Nehemiah’s commitment to completing his mission of rebuilding the wall around Jerusalem was met with opposition that eventually turned into personal attacks on his character. Nehemiah remained focused and would not risk even the slightest delay in the work. Two of Nehemiah’s most determined distractors, Sanballet and Geshem tried to get him involved in a political battle that would have most likely led to a protracted argument. Making it seem as if they were extending an invitation for him to join their prestigious ranks, Nehemiah said, “That Sanballet and Geshem sent unto me, saying, Come, let us meet together in some one of the villages in the plain of Ono. But they thought to do me mischief. The Hebrew word translated mischief, ra’ah means bad or evil (7451). The point Nehemiah was trying to make was that these men were trying to keep him from doing God’s will. If he allowed himself to be concerned with their demands, Nehemiah probably would have lost the respect of his followers.
Nehemiah’s response conveyed the importance of his mission. Nehemiah felt that a delay in completing his assignment was equivalent to disobedience to God. He said, “I am doing a great work, so that I cannot come down: why should the work cease whilst I leave it, and come down to you?” (Nehemiah 6:3). Sanballet refused to take no for an answer. He sent the same message to Nehemiah four times and then made a fifth, more intimidating, attempt to convince Nehemiah he should comply with his request. Sanballet sent what was referred to as an open letter (Nehemiah 6:5). Basically, the purpose of the open letter was to make it possible for rumors to be started that would get word back to King Artaxerxes that a problem existed in Jerusalem. The letter addressed to Nehemiah stated:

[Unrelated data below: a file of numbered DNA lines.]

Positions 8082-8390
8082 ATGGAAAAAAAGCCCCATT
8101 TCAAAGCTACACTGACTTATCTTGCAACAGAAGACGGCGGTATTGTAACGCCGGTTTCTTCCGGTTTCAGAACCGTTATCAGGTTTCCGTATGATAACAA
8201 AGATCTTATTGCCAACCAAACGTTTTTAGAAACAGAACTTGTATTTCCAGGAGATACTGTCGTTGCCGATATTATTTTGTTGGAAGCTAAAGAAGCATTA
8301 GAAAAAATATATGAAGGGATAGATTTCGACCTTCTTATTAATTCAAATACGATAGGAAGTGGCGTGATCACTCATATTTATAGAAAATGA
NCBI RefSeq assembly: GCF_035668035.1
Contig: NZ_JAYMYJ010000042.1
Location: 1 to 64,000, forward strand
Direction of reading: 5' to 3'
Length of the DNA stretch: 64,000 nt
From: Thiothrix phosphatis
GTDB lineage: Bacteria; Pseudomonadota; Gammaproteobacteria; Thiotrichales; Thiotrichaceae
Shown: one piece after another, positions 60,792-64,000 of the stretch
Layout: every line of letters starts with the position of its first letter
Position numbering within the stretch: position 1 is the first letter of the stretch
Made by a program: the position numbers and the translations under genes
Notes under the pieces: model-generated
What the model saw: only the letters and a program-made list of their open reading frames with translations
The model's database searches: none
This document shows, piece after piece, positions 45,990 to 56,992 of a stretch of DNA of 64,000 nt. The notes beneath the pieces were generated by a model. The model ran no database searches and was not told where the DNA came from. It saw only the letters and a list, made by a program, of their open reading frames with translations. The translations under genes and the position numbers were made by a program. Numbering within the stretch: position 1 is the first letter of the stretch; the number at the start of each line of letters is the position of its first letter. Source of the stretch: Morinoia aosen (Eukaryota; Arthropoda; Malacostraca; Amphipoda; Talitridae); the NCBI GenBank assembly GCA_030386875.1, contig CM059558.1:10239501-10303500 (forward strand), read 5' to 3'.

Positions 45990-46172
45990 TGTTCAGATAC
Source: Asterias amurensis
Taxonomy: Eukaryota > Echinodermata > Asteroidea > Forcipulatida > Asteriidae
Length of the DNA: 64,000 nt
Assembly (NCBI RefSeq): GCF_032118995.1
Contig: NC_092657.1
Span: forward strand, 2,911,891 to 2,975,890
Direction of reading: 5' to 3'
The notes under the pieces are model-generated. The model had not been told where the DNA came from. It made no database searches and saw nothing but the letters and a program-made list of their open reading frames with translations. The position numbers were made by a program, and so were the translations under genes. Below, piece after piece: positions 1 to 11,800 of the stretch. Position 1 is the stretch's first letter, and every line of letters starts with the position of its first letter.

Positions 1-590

It is reported among the heathen, and Gashmu saith it, that thou and the Jews think to rebel: for which cause thou buildest the wall, that thou mayest be their king, according to these words. And thou hast also appointed prophets to preach of thee at Jerusalem, saying, There is a king in Judah. (Nehemiah 6:7)
Sanballet’s threatening letter ended with a direct request for Nehemiah to become a member of his organization. He said, “Come now therefore, and let us take counsel together” (Nehemiah 6:7). The phrase “take counsel together” could be translated, devise a unified plan or join forces (3289/3162). Sanballet was probably implying that he would make it worth Nehemiah’s while to work for him rather than to serve God.
Perhaps the lowest trick Nehemiah was exposed to was an enticement to hide in the house of God in order to avoid being killed by Sanballet and Tobiah (Nehemiah 6:10). Nehemiah responded, “And I said, Should such a man as I flee? and who is there, that, being as I am, would go into the temple to save his life? I will not go in” (Nehemiah 6:11). It was Nehemiah’s example as a leader that was being challenged in this cowardly suggestion. Nehemiah was right to reject such a proposal, but also wise in his understanding of the impression it would give. Nehemiah’s interpretation of the situation showed that he was aware of his enemy’s attempt to ruin his reputation. He said, “Therefore was he hired, that I should be afraid, and do so, and sin, and that they might have matter for an evil report, that they might reproach me” (Nehemiah 6:13).